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(Andrea Morini/Getty Images)
(Andrea Morini/Getty Images)

I'm admittedly moody. Do I need to see a shrink? Add to ...

The question

I am admittedly a moody person - I can go from joyous to grumpy in a matter of hours without any real reasons. My wife recently sat me down and addressed this: she thinks it’s a sign of a mental disorder. Can’t someone just ‘be moody’? Do I really need to see a shrink?

The answer

Great question. Changes in mood or emotional states are a normal part of the human experience for all of us. There are very adaptive reasons we experience a range of mood states – both those that feel positive, as well as those that may feel negative. Our emotions serve a motivating function, and they can communicate important things to both ourselves and to others around us about experiences we are dealing with.

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A number of factors can impact our mood: overall life situations, current stressors, or the amount of sleep we have had, to just name a few. Certainly there are also individual differences in personalities – where some of us tend to be happier or more even-keeled regardless of what is going on around us, others are more susceptible to more frequent shifts in their mood.

So, the simple answer is that yes - sometimes people can just “be moody”.

That said, frequent changes in mood can sometimes be a sign of a more serious psychological health condition that needs attention (such as a depression, an anxiety disorder, or a personality disorder). Other times, moodiness may warrant attention even if there is no underlying clinical condition.

There are a few situations in which seeking some additional assistance may be warranted:

1) If the mood issues are creating some distress or negative impact in terms of your happiness, enjoyment, or overall quality of life;

2) If the mood issues are significant impacting other relationships in your life (e.g., with friends, your partner, or other family); or

3) If the mood issues are impacting your ability to effectively carry out other important responsibilities in your life, such as your ability to do your job or your ability to parent.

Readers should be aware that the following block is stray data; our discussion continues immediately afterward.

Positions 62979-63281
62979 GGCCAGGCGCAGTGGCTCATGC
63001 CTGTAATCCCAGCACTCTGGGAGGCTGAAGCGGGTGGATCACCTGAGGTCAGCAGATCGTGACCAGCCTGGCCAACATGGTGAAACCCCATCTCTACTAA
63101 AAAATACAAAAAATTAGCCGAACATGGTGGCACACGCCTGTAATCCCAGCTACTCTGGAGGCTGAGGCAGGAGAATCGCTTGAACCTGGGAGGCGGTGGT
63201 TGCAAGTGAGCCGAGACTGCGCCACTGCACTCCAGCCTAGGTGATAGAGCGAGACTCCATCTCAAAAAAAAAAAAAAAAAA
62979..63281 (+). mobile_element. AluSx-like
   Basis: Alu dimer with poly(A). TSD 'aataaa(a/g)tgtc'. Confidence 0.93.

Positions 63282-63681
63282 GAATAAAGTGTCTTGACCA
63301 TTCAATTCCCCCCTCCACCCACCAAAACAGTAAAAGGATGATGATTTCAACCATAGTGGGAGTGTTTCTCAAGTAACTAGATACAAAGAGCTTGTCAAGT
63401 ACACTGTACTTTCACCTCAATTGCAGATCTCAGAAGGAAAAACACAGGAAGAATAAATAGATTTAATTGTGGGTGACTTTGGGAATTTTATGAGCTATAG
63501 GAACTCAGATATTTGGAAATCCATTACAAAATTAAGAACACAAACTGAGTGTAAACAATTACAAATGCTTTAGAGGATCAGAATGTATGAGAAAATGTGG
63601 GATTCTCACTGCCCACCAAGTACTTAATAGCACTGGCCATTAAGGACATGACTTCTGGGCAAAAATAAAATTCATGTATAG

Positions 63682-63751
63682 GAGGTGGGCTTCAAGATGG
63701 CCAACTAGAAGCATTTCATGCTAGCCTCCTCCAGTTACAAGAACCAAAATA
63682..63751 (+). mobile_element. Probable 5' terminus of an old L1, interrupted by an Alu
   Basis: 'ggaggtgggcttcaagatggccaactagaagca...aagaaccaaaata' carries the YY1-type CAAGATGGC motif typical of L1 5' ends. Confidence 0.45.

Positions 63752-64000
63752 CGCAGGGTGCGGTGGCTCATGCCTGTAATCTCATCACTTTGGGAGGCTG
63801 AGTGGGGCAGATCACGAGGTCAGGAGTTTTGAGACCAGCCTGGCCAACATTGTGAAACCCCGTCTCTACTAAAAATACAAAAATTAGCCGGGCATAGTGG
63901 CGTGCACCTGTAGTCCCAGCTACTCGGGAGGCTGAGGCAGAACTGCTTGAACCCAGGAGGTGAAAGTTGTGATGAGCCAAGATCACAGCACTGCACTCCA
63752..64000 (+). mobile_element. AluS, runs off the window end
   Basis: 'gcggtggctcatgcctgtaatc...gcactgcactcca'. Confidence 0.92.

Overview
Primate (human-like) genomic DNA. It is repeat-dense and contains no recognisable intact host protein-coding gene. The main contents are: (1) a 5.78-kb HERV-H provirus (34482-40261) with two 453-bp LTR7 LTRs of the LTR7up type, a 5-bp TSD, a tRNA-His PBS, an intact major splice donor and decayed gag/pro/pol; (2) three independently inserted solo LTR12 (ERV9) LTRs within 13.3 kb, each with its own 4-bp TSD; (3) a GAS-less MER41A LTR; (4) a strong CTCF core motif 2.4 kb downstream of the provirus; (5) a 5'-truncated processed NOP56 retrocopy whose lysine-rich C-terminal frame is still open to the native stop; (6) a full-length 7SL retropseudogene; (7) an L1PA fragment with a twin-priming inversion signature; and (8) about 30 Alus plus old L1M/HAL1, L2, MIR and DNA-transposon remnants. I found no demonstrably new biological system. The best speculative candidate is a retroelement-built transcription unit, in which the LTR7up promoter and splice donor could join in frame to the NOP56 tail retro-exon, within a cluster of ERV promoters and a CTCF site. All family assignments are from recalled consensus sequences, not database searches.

You describe the changes in terms of extremes – “joyous” to “grumpy” with no reason can be completely normal for most of us on occasion. Now, if these changes are occurring on a regular basis and are consistently unpredictable it may be helpful to understand why.

Certainly moods can sometimes change without any real reason, but often there are contributors (such as our stress levels, behaviours, or ways we are thinking) that can be the culprit.

I would also pay attention to the fact that your wife is raising this as an issue – irrespective of whether there is or is not any underlying psychological condition, your mood changes seem to be having an impact on the quality of your marital relationship, and it would be helpful to understand why or how this is happening.

This doesn’t mean that you are fully to blame, but any time any of our behaviours are impacting our partner it is important to try to work to collectively solve issues in a way that the overall quality of the relationship may be enhanced.

Ask your wife how she is impacted by your admitted moodiness, and what you (and she) can both do that may work to improve things for both of you. You may find an initial consultation session with a professional who has expertise in couples/relationship issues may be helpful for both of you.

Send psychologist Joti Samra your questions at psychologist@globeandmail.com. She will answer select questions, which could appear in The Globe and Mail and/or on The Globe and Mail web site. Your name will not be published if your question is chosen.

Read more Q&As from Dr. Samra.

Click here to see Q&As from all of our health experts.

The content provided in The Globe and Mail's Ask a Health Expert centre is for information purposes only and is neither intended to be relied upon nor to be a substitute for professional medical advice, diagnosis or treatment.

 

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